WENZ PHILIP

Philip Wenz

"Society loses the value of things which are uselessly destroyed."

— Frederic Bastiat, economist

Guess what? Natural disasters — hurricanes, floods, wildfires — are good for the economy. True, they cause a temporary downturn when local economies founder, but in the long run they spur growth, measured as an increase in the Gross Domestic Product (GDP).

So we are told by leading business pundits, stock market analysts and some economists. They explain that rebuilding during the years following a disaster creates jobs, consumes huge quantities of materials and ultimately replaces obsolete infrastructure with more efficient, larger facilities such as harbors, terminals and airports, increasing commercial capacity. Thus the “creative destruction” function of capitalism — chucking the old to make room for the new — is performed for free by Nature herself.

Whoopee! Let’s pump a bunch more carbon into the air to create more superstorms to wreck more cities so we can all get rich. Let the good times roll!

Um … I hate to be a spoilsport, but from the perspective of sustainable economics — not to mention human suffering — there are some problems with these rosy forecasts from orthodox economists for whom “growth” is the only measure of prosperity.

To begin with, it’s important to remind ourselves that the GDP doesn’t actually measure economic progress such as increases in employment levels and wages, or beneficial technological and medical advances. GDP simply measures the total volume of economic activity, including recovery costs. For example, if a school bus crashes and 40 kids are taken to the emergency room, the costs of replacing the bus and their hospitalization are added to the GDP as “positive growth.”

Economist Frank Hollenbeck, writing for the Mises Institute’s web site, uses the parable of a broken window, conceived by French economist Frederic Bastiat in 1848, to explain why repairing damage (rebuilding after a disaster) represents overall economic loss, not growth. Suppose we break a window, call a repair man and pay him $100 to replace it. That $100 will be added to the GDP, counted as growth.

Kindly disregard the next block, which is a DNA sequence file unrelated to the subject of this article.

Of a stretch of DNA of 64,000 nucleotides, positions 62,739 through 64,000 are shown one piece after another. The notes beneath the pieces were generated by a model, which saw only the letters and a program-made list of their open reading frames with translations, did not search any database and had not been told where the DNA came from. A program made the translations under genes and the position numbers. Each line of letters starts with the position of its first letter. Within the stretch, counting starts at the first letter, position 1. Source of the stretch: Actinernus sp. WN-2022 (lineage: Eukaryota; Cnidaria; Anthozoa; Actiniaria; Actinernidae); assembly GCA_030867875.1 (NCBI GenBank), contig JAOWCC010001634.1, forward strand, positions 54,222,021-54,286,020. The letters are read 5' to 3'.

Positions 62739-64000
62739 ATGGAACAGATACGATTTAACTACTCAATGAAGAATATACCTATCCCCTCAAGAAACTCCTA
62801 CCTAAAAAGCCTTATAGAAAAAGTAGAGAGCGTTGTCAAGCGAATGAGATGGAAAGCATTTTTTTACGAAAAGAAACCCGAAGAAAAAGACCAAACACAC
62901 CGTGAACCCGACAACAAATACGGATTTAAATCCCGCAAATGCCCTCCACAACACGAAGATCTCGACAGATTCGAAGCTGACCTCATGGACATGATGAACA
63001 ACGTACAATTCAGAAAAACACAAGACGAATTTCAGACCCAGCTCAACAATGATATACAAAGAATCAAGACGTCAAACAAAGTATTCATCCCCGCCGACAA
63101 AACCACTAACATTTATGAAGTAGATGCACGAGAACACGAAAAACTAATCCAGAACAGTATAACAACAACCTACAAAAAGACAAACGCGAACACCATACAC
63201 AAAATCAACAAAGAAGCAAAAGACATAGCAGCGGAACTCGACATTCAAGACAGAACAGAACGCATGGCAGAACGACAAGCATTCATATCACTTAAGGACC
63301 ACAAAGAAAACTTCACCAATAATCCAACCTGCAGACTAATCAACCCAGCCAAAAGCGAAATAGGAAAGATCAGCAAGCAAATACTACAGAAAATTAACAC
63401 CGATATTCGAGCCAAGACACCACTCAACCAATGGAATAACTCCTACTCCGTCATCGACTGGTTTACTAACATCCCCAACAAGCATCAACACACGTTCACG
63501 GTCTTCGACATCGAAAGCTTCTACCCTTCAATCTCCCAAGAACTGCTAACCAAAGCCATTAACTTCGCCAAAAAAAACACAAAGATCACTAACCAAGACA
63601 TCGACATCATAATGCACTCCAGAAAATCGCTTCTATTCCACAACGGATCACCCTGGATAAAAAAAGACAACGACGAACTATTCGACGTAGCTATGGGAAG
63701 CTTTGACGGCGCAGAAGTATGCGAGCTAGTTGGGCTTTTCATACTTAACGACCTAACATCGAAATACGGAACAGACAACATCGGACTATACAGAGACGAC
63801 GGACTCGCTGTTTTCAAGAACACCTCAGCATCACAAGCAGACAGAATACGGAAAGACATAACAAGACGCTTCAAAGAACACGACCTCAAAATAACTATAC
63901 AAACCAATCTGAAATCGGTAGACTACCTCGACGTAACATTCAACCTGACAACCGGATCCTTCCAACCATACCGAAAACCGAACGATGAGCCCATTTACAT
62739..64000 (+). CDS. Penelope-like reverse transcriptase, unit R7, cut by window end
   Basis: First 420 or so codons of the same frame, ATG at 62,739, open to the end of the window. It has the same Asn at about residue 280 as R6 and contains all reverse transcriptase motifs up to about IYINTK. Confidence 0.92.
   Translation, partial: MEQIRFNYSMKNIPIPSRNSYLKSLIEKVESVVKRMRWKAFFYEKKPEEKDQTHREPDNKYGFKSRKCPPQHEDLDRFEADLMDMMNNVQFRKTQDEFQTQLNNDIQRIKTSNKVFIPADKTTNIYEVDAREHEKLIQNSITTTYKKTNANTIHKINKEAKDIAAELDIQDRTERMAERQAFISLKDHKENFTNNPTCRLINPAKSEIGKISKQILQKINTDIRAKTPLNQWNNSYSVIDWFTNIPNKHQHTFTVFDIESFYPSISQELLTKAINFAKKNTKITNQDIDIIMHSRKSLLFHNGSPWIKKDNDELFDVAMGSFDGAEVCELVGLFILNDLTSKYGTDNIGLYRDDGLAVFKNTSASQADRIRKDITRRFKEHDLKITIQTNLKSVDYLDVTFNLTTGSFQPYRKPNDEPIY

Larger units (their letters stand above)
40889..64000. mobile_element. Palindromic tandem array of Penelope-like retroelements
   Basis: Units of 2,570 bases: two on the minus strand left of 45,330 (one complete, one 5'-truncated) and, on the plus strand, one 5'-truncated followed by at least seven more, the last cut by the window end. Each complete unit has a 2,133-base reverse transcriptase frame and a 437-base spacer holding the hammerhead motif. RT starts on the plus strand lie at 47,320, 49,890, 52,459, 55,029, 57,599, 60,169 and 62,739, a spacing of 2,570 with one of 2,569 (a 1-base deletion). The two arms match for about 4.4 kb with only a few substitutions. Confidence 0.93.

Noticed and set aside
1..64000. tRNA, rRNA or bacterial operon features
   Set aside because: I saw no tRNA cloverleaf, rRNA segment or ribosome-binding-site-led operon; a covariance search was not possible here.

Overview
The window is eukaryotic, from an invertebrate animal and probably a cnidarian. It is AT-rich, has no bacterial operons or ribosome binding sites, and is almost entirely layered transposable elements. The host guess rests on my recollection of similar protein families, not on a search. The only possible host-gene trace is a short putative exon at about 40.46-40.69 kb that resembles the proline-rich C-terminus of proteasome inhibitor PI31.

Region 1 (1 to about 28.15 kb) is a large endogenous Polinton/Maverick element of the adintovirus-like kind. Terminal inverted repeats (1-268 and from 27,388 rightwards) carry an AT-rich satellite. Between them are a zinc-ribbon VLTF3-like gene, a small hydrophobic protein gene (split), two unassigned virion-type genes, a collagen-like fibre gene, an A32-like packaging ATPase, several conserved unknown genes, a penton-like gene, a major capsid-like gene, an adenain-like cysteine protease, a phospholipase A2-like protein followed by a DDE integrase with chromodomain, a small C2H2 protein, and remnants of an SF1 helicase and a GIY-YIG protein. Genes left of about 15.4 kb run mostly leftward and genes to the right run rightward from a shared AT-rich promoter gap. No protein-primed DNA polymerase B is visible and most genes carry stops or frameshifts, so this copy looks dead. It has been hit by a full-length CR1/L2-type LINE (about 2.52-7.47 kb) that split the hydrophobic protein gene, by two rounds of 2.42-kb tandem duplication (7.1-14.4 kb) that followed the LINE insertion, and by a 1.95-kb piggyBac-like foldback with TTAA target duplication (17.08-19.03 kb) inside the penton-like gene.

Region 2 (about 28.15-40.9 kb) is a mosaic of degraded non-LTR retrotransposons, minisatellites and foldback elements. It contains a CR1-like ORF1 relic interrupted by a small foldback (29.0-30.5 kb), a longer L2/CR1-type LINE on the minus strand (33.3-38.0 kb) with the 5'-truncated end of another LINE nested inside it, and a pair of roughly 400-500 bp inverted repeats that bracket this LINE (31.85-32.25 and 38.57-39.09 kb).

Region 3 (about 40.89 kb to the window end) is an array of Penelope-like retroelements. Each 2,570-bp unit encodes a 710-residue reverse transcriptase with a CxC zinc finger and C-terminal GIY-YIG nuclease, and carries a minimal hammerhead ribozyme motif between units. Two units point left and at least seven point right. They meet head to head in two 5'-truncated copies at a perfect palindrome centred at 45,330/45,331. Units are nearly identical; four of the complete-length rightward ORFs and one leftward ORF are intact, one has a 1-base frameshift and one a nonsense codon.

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Now suppose the window had not been broken and the $100 instead was spent on clothing. The $100 will still be added to the GDP, but the window, which has intrinsic value (called “embodied energy” in environmental economics) will be preserved. Thus, while the glazier does not benefit directly, society and the economy as a whole benefit because money is exchanged and we have both new clothes and a window. The $100 is used for progressive — as opposed to regressive — economic activity.

The preservation of serviceable existing infrastructure and housing is especially important in a society that does not have savings with which to replace them. This is the case in today’s America, with its astronomical governmental and personal debt. The unnecessary replacement of costly goods and facilities depletes our remaining capital, and diverts it from investments that could represent true growth and create new, as opposed to redundant economic opportunities. Meanwhile, if our infrastructure needs to be updated, let’s plan and build it on our own timetable, not that of a capricious global climate.

But these arguments, sufficient rebuttals though they are to the foolishness that destruction engenders prosperity, pertain only within the context of standard or orthodox economics, which assumes that we have infinite material resources at our disposal.

In fact, we live on a small planet with finite resources (although we have access to unlimited energy from the sun). Thus the idea that natural disasters create wealth by consuming more of our remaining materials contradicts any notion of a sustainable, regenerative economy, the only workable paradigm for long-term prosperity and security.

To survive and thrive, we’ll have to conserve the remaining resources at our ecological house.

Philip S. Wenz is the author of the E-book Your Ecological House, available at all major electronic book distributors.

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